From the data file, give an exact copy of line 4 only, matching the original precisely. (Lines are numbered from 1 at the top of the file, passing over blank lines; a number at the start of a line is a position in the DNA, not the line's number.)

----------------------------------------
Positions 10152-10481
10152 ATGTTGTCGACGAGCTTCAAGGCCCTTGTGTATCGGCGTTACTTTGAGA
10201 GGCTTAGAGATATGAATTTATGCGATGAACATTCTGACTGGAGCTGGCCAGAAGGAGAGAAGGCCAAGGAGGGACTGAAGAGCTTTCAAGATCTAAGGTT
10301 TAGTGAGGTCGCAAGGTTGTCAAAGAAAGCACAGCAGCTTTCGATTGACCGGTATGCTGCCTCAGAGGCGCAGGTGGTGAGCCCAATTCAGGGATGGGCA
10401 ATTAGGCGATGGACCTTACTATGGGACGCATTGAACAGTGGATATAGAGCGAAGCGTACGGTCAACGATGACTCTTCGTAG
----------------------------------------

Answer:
10301 TAGTGAGGTCGCAAGGTTGTCAAAGAAAGCACAGCAGCTTTCGATTGACCGGTATGCTGCCTCAGAGGCGCAGGTGGTGAGCCCAATTCAGGGATGGGCA